Uruguay outlaws online casino games

  • New regulations prohibit online games such as poker, roulette and slot machines
  • Online gambling laws proposed as part of wider fiscal reforms by the Uruguayan executive branch

Uruguay’s Chamber of Deputies has approved new laws that will make online casino games illegal, while handing control of sports betting in the country to the executive branch.

Jorge Gandini
Jorge Gandini

The new rules were brought forward by the country’s governing party Frente Amplio, and make it illegal for Uruguayans to play poker, roulette and slots, and for companies operating in Uruguay to offer these games online. Uruguayans who wish to gamble will be restricted to land-based casinos and state-run sports books.

The rules were brought in as part of a wider-reaching Accountability Law which aims to improve fiscal transparency. The long term aim of these measures is the protection of growth in the Uruguayan economy. Much of the specific detail around how the law will be applied has yet to be worked out, although it seems that there will be an additional level of taxation placed on payouts from slot machines and table games in land-based Uruguayan casinos.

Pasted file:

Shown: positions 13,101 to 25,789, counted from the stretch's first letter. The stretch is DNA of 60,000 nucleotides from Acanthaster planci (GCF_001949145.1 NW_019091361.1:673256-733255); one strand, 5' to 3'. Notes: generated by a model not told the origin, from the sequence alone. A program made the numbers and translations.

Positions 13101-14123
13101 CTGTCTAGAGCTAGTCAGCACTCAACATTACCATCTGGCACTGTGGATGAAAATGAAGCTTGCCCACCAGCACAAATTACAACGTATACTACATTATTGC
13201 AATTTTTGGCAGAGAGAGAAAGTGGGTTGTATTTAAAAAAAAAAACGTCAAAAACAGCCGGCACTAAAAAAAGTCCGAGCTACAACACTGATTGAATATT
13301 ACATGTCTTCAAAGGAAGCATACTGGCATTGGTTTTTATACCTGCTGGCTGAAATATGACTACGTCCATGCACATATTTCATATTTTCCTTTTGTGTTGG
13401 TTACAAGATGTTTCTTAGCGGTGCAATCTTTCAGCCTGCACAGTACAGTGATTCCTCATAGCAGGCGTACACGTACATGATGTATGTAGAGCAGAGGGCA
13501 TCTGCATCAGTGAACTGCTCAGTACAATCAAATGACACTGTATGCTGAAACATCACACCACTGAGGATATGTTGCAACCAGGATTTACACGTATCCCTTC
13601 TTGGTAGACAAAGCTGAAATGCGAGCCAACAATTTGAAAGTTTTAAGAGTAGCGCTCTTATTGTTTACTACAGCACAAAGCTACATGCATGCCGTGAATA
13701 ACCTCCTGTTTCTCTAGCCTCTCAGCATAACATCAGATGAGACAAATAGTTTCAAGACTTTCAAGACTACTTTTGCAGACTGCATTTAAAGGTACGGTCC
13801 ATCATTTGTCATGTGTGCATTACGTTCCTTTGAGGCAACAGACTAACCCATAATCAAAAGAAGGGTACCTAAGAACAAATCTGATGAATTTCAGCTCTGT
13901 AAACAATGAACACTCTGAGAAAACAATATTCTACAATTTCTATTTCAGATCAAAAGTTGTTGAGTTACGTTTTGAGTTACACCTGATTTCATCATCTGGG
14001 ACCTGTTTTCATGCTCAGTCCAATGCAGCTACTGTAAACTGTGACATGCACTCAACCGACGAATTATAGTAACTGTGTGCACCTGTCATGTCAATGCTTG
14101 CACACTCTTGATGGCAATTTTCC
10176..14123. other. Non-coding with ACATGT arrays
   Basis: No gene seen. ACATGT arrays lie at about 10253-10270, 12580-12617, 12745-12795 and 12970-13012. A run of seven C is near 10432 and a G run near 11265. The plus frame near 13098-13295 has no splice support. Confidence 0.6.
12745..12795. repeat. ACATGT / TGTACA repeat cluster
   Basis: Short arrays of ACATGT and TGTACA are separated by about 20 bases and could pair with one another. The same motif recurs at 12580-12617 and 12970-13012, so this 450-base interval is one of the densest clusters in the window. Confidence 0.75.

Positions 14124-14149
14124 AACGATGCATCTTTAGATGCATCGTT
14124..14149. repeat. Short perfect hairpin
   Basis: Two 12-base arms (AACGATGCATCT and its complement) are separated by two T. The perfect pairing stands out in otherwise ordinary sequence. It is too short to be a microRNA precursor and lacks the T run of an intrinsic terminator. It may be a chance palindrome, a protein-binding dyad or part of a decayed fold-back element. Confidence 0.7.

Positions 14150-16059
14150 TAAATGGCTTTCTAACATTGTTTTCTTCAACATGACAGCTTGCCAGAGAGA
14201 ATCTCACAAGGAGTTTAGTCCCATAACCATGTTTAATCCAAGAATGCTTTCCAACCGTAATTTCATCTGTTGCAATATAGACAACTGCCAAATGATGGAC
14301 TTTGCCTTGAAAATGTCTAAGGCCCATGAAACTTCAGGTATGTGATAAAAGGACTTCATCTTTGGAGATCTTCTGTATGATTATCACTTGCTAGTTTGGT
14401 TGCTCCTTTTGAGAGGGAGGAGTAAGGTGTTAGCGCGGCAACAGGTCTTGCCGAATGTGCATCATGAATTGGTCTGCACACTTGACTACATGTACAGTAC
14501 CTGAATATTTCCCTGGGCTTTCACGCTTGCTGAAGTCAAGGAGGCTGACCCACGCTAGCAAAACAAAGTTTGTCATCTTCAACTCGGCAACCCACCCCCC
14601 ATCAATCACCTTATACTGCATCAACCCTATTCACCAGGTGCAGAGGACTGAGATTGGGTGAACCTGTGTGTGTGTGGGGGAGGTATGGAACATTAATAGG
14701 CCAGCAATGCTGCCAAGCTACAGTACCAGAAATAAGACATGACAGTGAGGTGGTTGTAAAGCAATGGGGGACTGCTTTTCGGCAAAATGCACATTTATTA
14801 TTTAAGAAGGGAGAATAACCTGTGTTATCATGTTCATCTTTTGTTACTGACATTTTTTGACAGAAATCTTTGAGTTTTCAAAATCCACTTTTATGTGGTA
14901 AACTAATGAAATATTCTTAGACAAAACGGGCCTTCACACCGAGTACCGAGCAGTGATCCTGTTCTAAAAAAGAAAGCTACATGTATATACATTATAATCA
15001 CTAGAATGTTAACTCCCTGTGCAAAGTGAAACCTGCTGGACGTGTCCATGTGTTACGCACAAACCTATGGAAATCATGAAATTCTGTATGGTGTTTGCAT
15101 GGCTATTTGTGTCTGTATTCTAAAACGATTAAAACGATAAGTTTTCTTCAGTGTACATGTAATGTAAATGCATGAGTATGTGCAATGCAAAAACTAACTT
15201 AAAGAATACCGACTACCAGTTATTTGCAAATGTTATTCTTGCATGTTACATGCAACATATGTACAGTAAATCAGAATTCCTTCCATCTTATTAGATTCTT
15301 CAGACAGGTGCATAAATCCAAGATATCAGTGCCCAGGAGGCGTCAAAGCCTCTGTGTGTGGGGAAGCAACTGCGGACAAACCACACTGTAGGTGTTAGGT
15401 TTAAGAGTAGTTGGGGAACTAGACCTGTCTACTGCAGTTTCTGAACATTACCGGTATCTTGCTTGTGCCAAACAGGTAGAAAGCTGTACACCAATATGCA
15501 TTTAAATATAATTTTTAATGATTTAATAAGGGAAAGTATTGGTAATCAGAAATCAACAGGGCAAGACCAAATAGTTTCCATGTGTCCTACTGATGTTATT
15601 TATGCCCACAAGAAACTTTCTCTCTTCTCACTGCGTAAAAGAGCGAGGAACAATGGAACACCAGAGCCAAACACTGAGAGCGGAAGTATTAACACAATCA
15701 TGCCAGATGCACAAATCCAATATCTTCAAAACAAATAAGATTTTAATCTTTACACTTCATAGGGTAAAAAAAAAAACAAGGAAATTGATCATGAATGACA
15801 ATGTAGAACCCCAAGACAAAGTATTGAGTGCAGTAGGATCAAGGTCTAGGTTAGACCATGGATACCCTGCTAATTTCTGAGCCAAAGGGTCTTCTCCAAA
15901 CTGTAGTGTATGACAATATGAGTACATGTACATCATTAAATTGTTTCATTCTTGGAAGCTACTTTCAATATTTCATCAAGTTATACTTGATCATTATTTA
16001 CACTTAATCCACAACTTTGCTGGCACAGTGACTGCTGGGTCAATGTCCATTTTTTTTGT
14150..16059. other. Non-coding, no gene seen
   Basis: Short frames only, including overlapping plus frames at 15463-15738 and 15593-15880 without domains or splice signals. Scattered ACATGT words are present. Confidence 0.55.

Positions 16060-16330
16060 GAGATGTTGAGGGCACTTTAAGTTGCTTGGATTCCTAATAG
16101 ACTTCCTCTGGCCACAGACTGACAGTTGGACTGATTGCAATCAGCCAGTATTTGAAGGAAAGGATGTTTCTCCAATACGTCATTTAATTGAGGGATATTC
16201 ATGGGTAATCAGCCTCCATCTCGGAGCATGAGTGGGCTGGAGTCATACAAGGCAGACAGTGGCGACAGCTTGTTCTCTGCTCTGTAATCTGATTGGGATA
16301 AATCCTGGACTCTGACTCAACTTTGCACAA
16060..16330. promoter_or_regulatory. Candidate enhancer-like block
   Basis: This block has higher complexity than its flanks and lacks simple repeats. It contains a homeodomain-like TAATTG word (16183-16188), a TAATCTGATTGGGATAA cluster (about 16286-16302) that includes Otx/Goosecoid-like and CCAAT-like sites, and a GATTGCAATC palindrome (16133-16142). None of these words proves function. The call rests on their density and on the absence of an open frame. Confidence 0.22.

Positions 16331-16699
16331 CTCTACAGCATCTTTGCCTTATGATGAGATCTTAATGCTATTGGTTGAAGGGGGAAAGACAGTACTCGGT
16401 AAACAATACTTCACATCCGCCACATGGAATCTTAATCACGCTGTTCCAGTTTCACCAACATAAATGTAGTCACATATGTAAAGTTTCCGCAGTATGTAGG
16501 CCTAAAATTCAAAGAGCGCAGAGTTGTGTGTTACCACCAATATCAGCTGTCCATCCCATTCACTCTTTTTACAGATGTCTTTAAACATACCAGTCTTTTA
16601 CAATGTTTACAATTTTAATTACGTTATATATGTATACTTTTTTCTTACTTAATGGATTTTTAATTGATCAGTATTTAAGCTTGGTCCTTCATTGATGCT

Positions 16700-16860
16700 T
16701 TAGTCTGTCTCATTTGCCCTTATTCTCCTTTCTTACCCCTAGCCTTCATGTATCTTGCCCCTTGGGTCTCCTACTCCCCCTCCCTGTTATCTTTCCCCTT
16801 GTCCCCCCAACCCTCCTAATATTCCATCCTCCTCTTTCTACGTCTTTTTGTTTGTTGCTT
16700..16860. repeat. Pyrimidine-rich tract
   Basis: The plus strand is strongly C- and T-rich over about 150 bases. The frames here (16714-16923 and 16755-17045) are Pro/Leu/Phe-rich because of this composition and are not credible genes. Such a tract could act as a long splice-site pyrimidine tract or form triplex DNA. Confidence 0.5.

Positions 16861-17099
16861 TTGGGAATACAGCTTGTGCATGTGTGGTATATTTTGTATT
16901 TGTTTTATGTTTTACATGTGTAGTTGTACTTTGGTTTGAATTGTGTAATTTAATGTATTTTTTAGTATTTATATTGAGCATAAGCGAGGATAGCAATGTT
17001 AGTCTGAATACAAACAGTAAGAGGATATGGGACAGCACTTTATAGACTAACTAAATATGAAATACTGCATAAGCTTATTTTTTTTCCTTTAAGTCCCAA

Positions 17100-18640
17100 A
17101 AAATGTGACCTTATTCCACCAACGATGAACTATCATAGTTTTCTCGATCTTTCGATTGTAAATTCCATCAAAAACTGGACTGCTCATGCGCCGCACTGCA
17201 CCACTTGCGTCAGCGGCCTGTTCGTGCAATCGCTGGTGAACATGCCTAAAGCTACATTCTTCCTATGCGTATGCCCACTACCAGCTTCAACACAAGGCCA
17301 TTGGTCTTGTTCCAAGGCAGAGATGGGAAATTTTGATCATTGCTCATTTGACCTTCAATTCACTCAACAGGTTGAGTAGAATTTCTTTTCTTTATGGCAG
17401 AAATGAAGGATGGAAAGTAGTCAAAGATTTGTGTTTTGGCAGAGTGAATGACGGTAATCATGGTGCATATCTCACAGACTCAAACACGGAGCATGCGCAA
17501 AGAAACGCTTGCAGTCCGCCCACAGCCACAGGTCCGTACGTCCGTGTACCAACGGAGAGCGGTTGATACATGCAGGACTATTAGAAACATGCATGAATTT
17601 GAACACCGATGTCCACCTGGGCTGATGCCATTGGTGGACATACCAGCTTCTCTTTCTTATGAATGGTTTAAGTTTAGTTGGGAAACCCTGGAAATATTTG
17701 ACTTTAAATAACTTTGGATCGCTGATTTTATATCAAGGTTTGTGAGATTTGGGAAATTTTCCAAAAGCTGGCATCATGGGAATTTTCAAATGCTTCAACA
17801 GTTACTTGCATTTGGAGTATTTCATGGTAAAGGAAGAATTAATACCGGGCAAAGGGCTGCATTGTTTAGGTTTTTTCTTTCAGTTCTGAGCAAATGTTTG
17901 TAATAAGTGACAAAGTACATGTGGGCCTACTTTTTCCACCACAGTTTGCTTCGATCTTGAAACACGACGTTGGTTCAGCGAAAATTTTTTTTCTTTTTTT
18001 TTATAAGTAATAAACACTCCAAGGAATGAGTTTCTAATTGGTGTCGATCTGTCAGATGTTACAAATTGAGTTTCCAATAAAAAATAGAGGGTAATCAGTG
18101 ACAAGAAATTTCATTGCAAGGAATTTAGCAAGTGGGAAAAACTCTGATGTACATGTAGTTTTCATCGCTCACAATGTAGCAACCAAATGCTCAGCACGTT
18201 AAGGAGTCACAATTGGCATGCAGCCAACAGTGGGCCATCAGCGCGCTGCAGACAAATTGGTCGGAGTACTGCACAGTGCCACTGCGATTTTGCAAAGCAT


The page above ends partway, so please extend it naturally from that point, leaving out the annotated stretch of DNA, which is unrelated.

Major turnaround

Earlier this summer many senior politicians had challenged the government’s proposals to increase taxes on casino gaming, with the deputy of the National Party, Jorge Gandini stating that his party would not vote for the taxes.

But in the end, the governing party was able to secure sufficient votes to get the tax rise and the additional gaming law approved. The new regulations represent a major turnaround in government thinking on the issue. It had been previously been reported that the government was planning to fully legalize online casinos, but they may have been swayed by considerable opposition from within the Uruguayan gaming industry.

Last May, workers in the country’s state-run casinos took strike action to protest against a proposed gaming act that would have legalized online gaming, while the National Federation of Uruguayan Gaming (FENAJU) said that such as law would benefit offshore operators who could earn millions of dollars without being controlled or regulated.

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